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  7. TAG Manager

    Executive Leadership

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    Immersion really helps, but if you have a situation where you can default to English, it hurts the learning process immensely.

    Self-study outside of Japan takes some serious dedication to achieve a reasonable level of Japanese. Finding as much Japanese TV, audio and reading material as you can will help move the process along.

    That said, my personal ability: Comprehension through listening is much stronger than my speaking and writing ability. Reading has mixed results, depending on the level of complication. I work in a 99.5% Japanese only environment, somehow I am successful and get along quite well.
     
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  8. TAG77

    TAG77 TAG Member

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    You mean Japanese right?...
     
  9. oppai_seijin

    oppai_seijin TAG Member

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    yup japanese songs.
    better have a album since it contains the lyrics of the song written in japanese.
     
  10. GoldenDalton

    GoldenDalton TAG Member

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    I didn't know you were a non- native English speaker. Impressive for sure.

    Props on Raiden also.
     
  11. Karen

    KarenKaren is a Verified Member Mistress of the Night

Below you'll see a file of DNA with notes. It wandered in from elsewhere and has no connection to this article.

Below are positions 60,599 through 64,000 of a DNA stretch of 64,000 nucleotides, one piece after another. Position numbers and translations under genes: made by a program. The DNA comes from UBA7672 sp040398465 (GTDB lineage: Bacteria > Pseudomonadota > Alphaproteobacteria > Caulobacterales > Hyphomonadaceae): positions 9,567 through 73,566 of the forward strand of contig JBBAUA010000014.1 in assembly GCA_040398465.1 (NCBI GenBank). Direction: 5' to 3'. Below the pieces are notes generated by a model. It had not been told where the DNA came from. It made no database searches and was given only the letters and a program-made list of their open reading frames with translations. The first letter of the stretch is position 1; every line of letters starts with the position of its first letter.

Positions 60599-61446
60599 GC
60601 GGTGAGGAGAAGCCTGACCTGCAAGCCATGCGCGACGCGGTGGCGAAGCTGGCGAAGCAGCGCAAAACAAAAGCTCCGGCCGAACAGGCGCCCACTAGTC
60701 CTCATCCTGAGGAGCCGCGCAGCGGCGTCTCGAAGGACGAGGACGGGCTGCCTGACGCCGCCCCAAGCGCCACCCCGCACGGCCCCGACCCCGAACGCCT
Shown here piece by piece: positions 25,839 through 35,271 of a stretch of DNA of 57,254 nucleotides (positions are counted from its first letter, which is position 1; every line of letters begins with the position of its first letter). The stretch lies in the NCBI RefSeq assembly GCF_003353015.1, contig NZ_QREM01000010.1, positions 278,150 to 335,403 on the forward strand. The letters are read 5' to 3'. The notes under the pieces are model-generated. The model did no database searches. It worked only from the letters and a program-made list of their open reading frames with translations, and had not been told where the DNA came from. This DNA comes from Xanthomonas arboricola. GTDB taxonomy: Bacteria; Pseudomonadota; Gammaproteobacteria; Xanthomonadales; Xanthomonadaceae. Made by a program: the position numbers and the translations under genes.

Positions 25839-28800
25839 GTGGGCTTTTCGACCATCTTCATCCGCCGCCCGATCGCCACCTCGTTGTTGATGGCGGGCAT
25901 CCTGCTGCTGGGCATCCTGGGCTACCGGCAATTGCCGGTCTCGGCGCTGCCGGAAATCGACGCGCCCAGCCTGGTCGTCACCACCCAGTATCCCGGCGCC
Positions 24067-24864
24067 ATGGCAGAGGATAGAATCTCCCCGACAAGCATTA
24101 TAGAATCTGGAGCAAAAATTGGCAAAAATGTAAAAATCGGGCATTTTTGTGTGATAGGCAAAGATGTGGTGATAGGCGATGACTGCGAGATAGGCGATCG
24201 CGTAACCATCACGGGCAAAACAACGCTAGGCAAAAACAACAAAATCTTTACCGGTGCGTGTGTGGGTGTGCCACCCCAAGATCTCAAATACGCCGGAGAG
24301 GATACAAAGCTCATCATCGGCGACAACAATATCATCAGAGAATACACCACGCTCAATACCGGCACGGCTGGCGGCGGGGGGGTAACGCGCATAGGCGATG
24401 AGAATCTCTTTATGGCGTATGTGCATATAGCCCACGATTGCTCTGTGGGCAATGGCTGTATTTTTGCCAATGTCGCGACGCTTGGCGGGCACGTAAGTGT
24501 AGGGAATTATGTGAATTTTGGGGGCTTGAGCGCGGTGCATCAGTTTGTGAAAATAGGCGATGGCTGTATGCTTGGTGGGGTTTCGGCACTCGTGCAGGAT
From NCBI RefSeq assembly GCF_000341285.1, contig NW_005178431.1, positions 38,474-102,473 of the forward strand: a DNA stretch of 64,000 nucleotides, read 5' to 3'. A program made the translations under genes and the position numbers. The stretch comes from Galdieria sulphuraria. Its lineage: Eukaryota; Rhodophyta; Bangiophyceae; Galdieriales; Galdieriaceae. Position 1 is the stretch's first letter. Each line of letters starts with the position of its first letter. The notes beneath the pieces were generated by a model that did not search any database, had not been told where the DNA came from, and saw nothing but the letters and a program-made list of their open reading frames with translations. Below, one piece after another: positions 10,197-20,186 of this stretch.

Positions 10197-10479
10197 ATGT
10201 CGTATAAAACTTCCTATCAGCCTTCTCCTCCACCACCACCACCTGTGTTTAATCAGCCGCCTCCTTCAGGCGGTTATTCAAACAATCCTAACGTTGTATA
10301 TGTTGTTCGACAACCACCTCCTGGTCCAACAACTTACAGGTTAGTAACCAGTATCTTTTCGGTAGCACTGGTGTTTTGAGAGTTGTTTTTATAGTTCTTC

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    Language is a living organism. If you don't feed it, no growth will come and it will die. Feed it, care & nurture it, you will be rewarded. Works for any foreign language, just like muscle training. Flex it or lose it.
     
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  12. Zaphod222

    Zaphod222 TAG Member

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    It takes some effort in Tokyo though, because here it is so easy to stay in the English bubble. Japanese countryside is different.
     
  13. Karen

    KarenKaren is a Verified Member Mistress of the Night

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    Yes, I know people that never leave their little English bubble in Roppongi. That's another story for another time.
     
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  14. tokyo-n00b

    tokyo-n00b TAG Member

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    For language lessons, try your local community college or college extension. Almost all the colleges in my area offer Japanese through their extension (adult learning) programs.